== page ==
Yikes! I recall that this was one of the "given" formulas that I was presented with in high-school physics (without proof at that time) to use when faced with these sorts of problems.

Can you list the equations related to this type of problem that you've been given?
 
  • #11
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Yikes! I recall that this was one of the "given" formulas that I was presented with in high-school physics (without proof at that time) to use when faced with these sorts of problems.

Can you list the equations related to this type of problem that you've been given?
 

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  • #12
gneill
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Yeah, that image just about impossible to read. But I don't see anything recognizable as being specifically related to harmonic motion. So that's going to pose a significant problem if you haven't done differential equations. Since the problem statement specifically points out the period of the harmonic motion, it seems strange that you haven't been introduced to the equation for the period of a spring-mass oscillator.
 
  • #13
SammyS
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Yes, but this was unfortunately not covered in the section from which this problem was taken. I'm trying to see how to solve without using this.
What topics / equations are covered in this section of the book ?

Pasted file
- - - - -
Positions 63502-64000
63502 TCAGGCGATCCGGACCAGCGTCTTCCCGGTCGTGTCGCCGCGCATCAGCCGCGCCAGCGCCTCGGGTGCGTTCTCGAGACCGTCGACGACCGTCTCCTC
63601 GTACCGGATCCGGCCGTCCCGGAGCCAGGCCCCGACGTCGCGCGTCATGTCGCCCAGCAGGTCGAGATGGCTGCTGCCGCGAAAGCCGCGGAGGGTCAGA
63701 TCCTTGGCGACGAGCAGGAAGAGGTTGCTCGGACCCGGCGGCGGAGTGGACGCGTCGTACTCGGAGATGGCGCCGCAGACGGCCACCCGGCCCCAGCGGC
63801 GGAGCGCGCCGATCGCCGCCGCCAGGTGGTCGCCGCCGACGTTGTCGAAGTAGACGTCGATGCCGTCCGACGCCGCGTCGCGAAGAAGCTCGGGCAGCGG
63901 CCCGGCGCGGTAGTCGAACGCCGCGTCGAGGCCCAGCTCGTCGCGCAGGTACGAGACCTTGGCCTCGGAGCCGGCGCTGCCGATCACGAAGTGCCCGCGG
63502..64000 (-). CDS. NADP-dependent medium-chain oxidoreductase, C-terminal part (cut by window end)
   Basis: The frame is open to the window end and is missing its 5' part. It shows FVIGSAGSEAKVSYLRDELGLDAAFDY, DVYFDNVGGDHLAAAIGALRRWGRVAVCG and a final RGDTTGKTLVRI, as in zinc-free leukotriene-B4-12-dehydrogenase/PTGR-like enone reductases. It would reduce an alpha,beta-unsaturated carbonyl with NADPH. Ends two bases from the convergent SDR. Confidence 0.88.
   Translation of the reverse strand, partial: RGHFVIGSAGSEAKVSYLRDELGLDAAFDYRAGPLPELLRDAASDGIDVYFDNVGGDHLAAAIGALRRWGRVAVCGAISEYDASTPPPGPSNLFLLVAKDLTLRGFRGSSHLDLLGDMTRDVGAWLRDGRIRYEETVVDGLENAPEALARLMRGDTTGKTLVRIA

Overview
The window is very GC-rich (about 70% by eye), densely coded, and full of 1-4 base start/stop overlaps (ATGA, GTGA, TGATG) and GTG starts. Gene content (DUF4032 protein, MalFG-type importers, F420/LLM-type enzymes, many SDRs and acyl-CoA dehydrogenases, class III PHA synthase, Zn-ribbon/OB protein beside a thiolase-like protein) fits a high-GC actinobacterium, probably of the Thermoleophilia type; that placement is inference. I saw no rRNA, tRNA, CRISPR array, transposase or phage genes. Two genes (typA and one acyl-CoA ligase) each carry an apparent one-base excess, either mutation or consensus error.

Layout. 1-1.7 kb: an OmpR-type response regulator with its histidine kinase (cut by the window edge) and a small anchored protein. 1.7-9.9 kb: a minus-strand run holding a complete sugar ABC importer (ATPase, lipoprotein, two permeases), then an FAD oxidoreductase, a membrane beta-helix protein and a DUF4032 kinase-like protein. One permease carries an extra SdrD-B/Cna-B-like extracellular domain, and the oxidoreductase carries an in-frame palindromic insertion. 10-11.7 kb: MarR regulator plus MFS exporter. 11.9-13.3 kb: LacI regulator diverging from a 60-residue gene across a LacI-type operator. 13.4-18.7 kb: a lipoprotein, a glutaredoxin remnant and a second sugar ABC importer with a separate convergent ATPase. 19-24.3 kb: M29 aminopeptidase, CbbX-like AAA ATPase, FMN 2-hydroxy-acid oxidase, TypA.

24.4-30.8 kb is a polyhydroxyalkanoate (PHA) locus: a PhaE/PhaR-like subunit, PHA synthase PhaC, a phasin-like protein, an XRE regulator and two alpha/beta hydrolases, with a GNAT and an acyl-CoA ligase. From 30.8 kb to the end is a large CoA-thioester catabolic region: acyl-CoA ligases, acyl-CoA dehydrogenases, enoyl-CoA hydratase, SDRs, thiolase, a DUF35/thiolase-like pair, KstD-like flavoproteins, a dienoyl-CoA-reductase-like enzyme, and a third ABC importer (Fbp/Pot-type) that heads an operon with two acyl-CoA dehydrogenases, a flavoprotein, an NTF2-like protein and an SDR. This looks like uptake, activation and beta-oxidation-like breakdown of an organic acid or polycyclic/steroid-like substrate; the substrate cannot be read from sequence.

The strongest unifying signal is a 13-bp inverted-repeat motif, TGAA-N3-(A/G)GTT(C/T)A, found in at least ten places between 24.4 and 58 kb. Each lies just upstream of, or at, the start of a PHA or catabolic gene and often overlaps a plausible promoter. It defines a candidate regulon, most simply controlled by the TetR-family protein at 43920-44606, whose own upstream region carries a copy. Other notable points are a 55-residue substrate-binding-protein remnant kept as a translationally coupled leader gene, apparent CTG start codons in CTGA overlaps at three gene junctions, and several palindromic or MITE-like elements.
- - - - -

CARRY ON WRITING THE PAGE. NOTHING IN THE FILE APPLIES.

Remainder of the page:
• #14
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What topics / equations are covered in this section of the book ?
Literally just F=ma in various forms (normal tangential, polar) and a damping force was mentioned F = c * (dx/dt). also F = kx.
 
  • #15
gneill
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I find it hard to fathom that you've been exposed to the concept of damping yet haven't been taught the formula for the fundamental period of a spring-mass system. If I may ask, what course (in your school) does this question come from?
 
  • #16
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I find it hard to fathom that you've been exposed to the concept of damping yet haven't been taught the formula for the fundamental period of a spring-mass system. If I may ask, what course (in your school) does this question come from?
intro dynamics
 
  • #17
gneill
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intro dynamics
This is a college course? If so, I presume that you'd be able to "access" any methods or formulas that you might have covered in your high-school physics.

I suggest you save yourself a lot of time and fire up Google with "mass spring period".
 
  • #18
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This is a college course? If so, I presume that you'd be able to "access" any methods or formulas that you might have covered in your high-school physics.

I suggest you save yourself a lot of time and fire up Google with "mass spring period".